"In our time" in print,
This review is from: Malthus: A Very Short Introduction (Very Short Introductions) (Paperback)
Customer review from the Amazon Vine Programme (What's this?)
Which came first, the chicken or the egg? "In our time", the series presented by Melvyn Bragg on Radio 4, or the "Very Short Introductions" from OUP?
The media are of course different - with "In our time", three knowledgeable people join Bragg in the studio, and he draws from them an introductory critical review of the subject under discussion. Little is assumed, most ideas are explained in pretty simple terms. This fits the fact that of the listeners, some will be listening just because it's an enjoyable listen, some may listen because they happen to have come across the idea and would like to learn more, and some because they happen across the programme and are sufficiently engaged not to press the button that changes the station.
With OUP's books, the assumption can be different. People are unlikely to pick these up at random - the writer assumes that his readership will already have some clue as to what the subject is about. But here's one of the weaknesses, in my opinion. Whereas IOT will not assume anything about the context, this book is a little bit uneasy when it comes to explaining context. How far back do you need to go? You can assume that people will have some idea about the Enlightenment, I guess, and humanism. But Condorcet? Paine? Utopianism? The social contexts in different countries? In the case of this book, a fair level of familiarity with different aspects of the context are assumed - which means that this is significantly more academic than an episode of IOT.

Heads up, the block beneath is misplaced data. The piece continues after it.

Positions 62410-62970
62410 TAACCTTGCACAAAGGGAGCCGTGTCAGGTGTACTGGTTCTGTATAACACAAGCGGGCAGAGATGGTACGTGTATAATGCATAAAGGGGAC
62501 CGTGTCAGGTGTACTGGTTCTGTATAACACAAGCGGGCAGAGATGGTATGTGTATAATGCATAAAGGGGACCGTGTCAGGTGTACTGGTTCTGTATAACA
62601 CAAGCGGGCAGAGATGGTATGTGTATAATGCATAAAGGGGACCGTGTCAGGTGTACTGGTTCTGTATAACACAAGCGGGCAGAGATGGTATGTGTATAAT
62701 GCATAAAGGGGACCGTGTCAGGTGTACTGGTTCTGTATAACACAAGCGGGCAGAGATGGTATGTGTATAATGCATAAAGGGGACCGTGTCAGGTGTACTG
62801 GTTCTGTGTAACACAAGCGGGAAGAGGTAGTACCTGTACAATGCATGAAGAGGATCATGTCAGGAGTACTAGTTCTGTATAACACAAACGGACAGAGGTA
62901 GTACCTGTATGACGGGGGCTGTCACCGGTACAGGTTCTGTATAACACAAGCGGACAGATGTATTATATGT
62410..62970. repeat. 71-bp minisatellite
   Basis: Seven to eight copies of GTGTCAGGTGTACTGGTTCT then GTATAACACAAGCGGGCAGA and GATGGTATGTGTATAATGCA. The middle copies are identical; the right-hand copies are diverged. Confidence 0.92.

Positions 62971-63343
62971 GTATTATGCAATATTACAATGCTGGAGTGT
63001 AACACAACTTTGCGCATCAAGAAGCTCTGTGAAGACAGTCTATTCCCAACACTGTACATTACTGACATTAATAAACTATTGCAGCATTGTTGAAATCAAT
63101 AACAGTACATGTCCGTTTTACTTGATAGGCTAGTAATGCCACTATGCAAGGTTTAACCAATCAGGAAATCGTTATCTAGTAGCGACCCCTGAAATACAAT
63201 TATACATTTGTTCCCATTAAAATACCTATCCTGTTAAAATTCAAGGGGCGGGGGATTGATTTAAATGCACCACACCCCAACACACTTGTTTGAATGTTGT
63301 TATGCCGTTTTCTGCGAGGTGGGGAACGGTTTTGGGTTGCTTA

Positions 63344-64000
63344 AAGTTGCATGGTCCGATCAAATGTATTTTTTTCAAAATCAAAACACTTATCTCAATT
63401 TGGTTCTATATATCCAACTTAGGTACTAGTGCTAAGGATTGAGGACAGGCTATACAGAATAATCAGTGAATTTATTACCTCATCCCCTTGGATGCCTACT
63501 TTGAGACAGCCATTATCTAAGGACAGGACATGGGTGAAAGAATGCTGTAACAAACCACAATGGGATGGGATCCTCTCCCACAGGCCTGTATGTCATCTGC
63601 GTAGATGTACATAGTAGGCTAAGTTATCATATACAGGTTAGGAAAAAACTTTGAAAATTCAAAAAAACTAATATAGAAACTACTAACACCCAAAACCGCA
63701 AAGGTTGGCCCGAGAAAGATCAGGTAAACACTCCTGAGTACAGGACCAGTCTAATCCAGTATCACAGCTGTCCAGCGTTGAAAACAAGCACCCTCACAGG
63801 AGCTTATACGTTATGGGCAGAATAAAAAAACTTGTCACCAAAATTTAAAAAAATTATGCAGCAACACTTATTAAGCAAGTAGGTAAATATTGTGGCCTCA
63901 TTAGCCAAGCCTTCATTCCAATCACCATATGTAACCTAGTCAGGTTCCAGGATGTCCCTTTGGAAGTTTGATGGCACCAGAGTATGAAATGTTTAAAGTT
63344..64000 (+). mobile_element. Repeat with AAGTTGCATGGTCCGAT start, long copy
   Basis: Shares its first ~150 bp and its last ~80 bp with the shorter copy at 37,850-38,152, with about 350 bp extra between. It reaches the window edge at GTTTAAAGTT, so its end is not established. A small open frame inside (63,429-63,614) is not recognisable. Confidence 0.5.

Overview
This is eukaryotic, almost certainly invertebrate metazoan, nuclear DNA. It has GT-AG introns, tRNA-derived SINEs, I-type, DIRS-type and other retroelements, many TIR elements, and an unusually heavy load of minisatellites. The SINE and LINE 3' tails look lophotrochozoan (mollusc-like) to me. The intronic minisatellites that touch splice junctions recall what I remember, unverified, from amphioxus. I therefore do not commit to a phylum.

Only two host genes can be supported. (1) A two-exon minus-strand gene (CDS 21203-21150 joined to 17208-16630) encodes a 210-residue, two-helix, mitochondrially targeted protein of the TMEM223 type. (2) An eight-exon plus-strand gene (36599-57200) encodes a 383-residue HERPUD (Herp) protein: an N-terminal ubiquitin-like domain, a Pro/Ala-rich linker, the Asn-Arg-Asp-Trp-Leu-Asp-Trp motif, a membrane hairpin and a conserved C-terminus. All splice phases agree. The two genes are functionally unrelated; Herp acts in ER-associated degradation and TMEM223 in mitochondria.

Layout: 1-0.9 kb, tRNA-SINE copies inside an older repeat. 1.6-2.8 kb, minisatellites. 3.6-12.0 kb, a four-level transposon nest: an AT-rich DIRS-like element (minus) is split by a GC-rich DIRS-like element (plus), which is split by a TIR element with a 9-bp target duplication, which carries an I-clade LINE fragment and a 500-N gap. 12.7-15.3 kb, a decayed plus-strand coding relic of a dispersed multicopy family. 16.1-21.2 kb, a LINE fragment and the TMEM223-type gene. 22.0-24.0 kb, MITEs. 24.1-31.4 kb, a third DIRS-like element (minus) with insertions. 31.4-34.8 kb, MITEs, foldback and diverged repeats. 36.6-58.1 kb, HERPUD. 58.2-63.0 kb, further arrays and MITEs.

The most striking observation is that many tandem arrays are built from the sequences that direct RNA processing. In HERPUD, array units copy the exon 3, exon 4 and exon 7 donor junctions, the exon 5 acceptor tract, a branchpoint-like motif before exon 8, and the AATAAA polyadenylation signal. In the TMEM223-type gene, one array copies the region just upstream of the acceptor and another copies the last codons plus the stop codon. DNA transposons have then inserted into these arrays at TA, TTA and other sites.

The other quibble I have is price. This is a small, slim volume - though well referenced, indexed and with suggestions for further reading. OUP describe the series as "Ideal for train journeys, holidays." But for £7.99, it's possible to get a much more substantial book that will keep you absorbed and (bluntly) entertained for much longer. If it were half the price, I'd feel happier about recommending it - and I suspect it would have the capability of having more than twice the impact.
However, this is a good and reliable introduction to Malthus, his work and his historical significance, and I'd recommend it.